LG has been an interesting company to watch over the past several quarters, and I remain steadfast in my commitment to them. Pound for pound, they are producing better quality devices at nearly every price point, at least relative to incumbent heavy weight Samsung. Their aspirations are justified; there are billions of dollars and millions of potentially loyal customers at stake. Observe the LG G2: technologically speaking, it is more advanced than the Galaxy S4, and even though it won’t sell as well as the Galaxy S4 or Note 3, it’s still a device that epitomizes LG’s desire to produce world class flagships, and will be the second device to hit major markets with a Snapdragon 800 Qualcomm SoC, the fastest mobile GPU/processor combination in the world.
- Advanced LCD display technology experience, deep investment in manufacturing world class displays and billions in R&D
- Similar to Samsung in that they have the capability to produce many components vital to creating smartphones
- Hunger typified by better value at every price segment relative to big brother competitor Samsung
- Have their ear to the ground; willing to push the envelope with new technology like 24bit sound, GRAM, and more
- Substantially smaller than Samsung; less reach, less marketing dollars, less mindshare
- Not as many brand evangelists as Samsung or HTC
- International marketing needs work
Lenovo is, to employ a common vernacular, killing it. They surpassed HP to become the number one seller of PC’s very recently, and their value oriented approach towards PC manufacturing has been emulated by their mobile division which has resulted in significant and appreciable market presence in the hotbed of Asia and India. If you’re on the streets in the Philippines, Thailand, China and you look around, you’ll see a lot of Lenovo devices, and it’s easy to understand why. They pack a lot of thoughtfulness into their mobile devices by offering great value at each pricing segment.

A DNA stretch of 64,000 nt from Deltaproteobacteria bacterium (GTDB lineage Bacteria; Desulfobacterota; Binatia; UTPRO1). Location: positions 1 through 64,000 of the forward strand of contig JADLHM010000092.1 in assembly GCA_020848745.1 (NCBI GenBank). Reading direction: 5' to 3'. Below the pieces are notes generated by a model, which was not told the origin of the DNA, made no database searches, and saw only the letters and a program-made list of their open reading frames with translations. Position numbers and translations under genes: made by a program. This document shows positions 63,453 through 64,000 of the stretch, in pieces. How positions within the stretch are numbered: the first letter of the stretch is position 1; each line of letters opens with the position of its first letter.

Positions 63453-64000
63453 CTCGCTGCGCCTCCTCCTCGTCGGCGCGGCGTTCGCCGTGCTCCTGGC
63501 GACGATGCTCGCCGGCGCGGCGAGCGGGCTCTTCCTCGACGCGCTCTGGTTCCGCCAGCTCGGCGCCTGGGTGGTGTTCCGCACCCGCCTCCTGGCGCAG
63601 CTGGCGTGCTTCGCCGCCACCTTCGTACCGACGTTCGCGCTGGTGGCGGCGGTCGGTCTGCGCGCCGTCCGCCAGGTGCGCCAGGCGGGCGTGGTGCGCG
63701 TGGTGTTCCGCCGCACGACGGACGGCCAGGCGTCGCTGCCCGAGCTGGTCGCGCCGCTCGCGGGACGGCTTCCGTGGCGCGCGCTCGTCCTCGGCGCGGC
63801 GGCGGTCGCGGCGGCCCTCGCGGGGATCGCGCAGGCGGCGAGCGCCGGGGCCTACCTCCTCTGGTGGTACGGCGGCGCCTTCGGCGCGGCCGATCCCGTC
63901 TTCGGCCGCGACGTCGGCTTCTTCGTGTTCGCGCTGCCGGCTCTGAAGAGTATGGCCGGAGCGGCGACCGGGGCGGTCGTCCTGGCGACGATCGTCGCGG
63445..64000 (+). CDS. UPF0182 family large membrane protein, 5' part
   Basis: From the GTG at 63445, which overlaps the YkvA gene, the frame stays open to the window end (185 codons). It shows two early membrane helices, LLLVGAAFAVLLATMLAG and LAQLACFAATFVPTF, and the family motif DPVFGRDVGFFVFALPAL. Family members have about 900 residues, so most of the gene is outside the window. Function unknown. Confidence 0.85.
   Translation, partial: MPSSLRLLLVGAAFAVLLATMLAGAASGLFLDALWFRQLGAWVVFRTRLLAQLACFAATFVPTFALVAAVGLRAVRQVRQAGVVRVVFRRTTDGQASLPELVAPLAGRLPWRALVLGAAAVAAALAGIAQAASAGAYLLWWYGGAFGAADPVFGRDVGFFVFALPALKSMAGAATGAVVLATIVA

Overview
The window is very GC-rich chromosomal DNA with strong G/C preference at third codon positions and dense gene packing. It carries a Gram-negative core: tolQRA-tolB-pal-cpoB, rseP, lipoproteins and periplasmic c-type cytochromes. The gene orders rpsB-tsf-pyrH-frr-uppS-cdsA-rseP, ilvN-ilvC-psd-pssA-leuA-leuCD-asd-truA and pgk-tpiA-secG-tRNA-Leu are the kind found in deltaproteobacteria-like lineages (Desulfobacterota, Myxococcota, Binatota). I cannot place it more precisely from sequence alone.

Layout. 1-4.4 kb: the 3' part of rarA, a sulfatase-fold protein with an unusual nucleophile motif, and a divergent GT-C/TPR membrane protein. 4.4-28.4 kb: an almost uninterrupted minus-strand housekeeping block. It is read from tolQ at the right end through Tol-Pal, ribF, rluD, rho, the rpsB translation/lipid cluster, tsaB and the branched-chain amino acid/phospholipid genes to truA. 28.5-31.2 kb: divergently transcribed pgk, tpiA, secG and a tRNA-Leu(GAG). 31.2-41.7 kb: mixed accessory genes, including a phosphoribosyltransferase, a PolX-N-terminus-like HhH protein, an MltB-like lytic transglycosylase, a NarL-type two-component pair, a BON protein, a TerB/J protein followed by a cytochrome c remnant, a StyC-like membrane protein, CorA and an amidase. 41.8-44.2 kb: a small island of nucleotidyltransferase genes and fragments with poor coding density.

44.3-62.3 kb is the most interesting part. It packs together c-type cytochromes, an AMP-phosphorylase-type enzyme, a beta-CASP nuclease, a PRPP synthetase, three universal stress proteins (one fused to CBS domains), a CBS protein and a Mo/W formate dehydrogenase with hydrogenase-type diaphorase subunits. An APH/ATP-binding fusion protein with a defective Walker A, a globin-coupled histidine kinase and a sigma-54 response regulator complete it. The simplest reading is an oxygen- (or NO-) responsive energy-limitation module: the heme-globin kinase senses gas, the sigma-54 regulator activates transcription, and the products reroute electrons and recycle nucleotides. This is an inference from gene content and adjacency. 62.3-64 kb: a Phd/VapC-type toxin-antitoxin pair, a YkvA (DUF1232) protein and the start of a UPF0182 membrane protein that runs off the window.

- Very good at understanding the sweet spot for consumers in terms of pricing, value, and technology
- Already the world’s largest manufacturer of PC’s
- Strong presence in rapidly growing economies of South East Asia, China and India
- Great balance of quality manufacturing, advanced technology, durability and aggressive price points makes them a fan favorite
- Not associated with being a premium brand for smartphones
- Tablet offerings are weak
- Insignificant presence in EU and North America
- Ambitious, lean and selective in their approach
- Headquartered in the world’s fastest growing smartphone market, China
- Experience in sourcing high quality components; not willing to cut corners to save a few bucks
- Very new player to the smartphone scene
- Little in the way of marketing budget or financial resources